Achievements in health and education have empowered the women of Kerala and enabled them to take part in the practices of democracy. Democracy will be complete only when the women get equal participation in direct decision making too. It is in this regard that the representation of women in legislative bodies becomes important. Political participation must not be restricted to casting votes during elections. Rather women must occupy leadership positions in decision making bodies. Women of the state can be empowered through their direct participation in policy making. An appropriate example is the local governments in Kerala, where 50 per cent of the seats are reserved for women including the higher positions in the local bodies
However, gender empowerment is politically meaningful only if women have decision making powers in higher bodies like State legislatures and Parliaments. The developed nations with high HDI levels have a much higher representation of women in their legislative bodies. The top eight countries where percentage of women in legislative bodies is high are Norway (39.6 per cent), Sweden (44.7 percent), Iceland (39.1 per cent), Denmark (39.1 per cent), Belgium (38.9 per cent), Finland (42.5 per cent), Netherlands (37.8 per cent) and Cuba (48.9 per cent).
However the achievements of the state with respect to women representation in the Central and State Legislative bodies are not noteworthy. The same is the case when we take women in India as a whole. It is quite surprising that the women's status in the state in this regard is lower than that of many states in India as also the all India average (Table 4.30 and 4.31).
|Total No. of Seats||Women||Per cent of Women||Total No. of Seats||Women||Per cent of Women|
|Name of Legislature||Number of Women||Total no of seats||Per cent|
|Kerala Legislative Assembly|
Source: Worked out from data available at the Website of the Lok Sabha,
Rajya Sabha & Chief Electoral Officer, Kerala
As per the figures brought out by the State Crime Records Bureau, the total reported cases of crime against women are increasing over the period. The number of 'Rape cases' has increased from 500 in 2007 to 1319 in 2016 (up to October) (Appendix 4.93). The 'cruelty by husband/relatives' still constitutes a major component in crime against women. As per data from National Crime Records Bureau, Kerala is a state where 'Rate of total cognizable Crimes' (incidence of crime per one lakh female population) is much higher than the national level. Even when we want women to come out of their homes and take up employment, the safety of women is a serious issue. Greater efforts are required in this direction, to enable women to take up gainful economic activities outside the home. As shown in Figure 4.12, the number of crime against women in Kerala is steadily increasing from 2007 to 2014.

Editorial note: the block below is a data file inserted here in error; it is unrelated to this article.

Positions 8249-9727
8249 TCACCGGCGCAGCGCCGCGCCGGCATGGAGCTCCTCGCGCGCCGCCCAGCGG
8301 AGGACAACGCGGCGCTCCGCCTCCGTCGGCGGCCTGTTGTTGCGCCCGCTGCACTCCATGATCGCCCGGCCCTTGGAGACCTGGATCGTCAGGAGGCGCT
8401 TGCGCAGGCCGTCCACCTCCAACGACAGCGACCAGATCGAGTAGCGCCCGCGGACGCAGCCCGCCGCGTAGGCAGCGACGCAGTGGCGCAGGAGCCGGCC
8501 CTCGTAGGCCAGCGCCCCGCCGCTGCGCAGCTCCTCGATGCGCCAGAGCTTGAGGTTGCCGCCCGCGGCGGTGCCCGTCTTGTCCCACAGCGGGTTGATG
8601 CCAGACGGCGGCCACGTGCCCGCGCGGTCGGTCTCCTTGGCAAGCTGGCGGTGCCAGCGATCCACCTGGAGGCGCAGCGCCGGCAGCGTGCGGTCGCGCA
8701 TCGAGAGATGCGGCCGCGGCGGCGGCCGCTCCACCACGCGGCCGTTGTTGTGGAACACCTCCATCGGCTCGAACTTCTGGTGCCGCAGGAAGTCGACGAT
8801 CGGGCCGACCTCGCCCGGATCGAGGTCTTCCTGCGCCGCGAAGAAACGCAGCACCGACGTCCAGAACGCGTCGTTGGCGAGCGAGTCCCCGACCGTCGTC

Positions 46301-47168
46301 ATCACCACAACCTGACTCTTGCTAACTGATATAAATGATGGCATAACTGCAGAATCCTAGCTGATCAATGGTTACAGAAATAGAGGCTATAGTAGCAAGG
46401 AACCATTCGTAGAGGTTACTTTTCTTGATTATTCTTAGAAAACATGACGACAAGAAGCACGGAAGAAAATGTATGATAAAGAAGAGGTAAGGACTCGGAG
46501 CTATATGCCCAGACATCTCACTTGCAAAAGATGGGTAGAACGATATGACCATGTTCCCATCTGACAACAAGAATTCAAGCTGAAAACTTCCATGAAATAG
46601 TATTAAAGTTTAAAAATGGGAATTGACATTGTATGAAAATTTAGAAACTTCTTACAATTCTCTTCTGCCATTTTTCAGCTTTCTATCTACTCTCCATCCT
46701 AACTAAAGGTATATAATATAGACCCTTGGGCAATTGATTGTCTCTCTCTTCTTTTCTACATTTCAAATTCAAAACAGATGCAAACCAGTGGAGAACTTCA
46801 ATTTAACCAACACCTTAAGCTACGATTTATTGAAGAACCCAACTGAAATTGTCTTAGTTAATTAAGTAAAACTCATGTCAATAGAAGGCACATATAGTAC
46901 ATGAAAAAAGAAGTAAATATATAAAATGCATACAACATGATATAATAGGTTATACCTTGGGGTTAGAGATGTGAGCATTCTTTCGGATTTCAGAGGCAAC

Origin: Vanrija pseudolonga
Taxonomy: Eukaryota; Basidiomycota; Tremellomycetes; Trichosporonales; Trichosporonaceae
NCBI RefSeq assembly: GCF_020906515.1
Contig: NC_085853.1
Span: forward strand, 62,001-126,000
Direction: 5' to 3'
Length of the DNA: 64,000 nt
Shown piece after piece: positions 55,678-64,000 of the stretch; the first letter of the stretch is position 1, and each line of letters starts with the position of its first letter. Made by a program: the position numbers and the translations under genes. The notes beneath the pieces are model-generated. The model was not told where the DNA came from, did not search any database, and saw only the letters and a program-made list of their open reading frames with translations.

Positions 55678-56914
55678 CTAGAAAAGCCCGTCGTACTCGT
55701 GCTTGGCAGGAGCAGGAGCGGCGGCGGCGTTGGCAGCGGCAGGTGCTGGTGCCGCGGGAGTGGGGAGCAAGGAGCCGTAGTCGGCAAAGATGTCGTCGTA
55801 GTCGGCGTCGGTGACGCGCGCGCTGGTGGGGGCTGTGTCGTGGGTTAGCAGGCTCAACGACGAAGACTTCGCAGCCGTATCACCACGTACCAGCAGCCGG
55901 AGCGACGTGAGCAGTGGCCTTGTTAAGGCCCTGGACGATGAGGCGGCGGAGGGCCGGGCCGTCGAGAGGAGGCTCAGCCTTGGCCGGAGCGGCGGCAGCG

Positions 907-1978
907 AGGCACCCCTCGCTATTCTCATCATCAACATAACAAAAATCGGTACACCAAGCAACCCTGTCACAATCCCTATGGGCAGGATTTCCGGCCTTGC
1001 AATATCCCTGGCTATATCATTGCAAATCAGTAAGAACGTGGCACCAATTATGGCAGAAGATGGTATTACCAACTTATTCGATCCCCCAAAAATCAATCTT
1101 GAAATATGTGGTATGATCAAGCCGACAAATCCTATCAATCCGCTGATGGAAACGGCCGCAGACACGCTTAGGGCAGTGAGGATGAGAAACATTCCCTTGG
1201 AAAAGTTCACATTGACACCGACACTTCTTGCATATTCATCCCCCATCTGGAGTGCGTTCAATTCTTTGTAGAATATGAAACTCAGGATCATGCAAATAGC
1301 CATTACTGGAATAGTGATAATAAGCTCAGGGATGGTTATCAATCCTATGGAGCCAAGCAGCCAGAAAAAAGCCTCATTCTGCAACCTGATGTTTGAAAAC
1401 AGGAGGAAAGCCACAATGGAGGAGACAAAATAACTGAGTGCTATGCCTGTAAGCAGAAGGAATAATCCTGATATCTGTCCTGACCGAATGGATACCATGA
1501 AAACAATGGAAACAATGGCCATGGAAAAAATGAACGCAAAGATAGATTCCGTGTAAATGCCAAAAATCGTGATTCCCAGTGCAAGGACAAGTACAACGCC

Source: State Crime Records Bureau
The presence of transgender (TG) is now being increasingly accepted in the society. However, the survey conducted by the Social Justice Department on TGs reveals that they are unable to acquire even basic capabilities essential to a life of well-being and dignity. While women's interests and expressed needs are now accepted, at least partially, widespread and intense conservatism denies the same status to the interests and demands of people of non-normative sexual orientations, and though they have gained legal recognition, they face terrible invisibility and violence. "The condition of non-normative sexualities in Kerala cannot be described as only that of deprivation-then lack of resources that cause ill- being. Rather, it is better described as abjection – which refers to a form of 'enforced invisibility' of these people in the eyes of civil society and the state" (Draft Report of Working Group on Gender, State Planning Board, 2016).
Hence, interventions for inclusion of TGs cannot be limited to merely economic measures.The recent Supreme Court judgments, have given some space to remedy certain of the issues of TGs. While the recognition of all non-normative sexual orientations as legal remains a distant dream , the Honourable Supreme Court of India (vide Judgment dated April 15, 2014) firmly established the right to equality and equal protection for transgender persons (TGs) and emphasized their right to live free from discrimination on the ground of gender identity. Following the Supreme Court Judgements, to understand the issues faced by TGs, the Social Justice Department of the Government of Kerala (GoK) conducted a State-wide survey seeking information on all aspects of their social and personal life. The survey, which collected information from over 4000 TG individuals, indicated that their population in Kerala may be over 25,0003 .
Kerala is the first State in India which declared a Transgender Policy in 2015. GOK has issued a rights based State Policy for Trans genders within a clear results framework. In addition, consistent with the 2014 Supreme Court judgement, the policy allows for the self-identification of a person as a Transgender. The Policy also recommends the establishment of District-level TG Boards that can register TGs and issue identification cards. The Department of Social Justice is planning to establish these boards as soon as a Government Order is issued.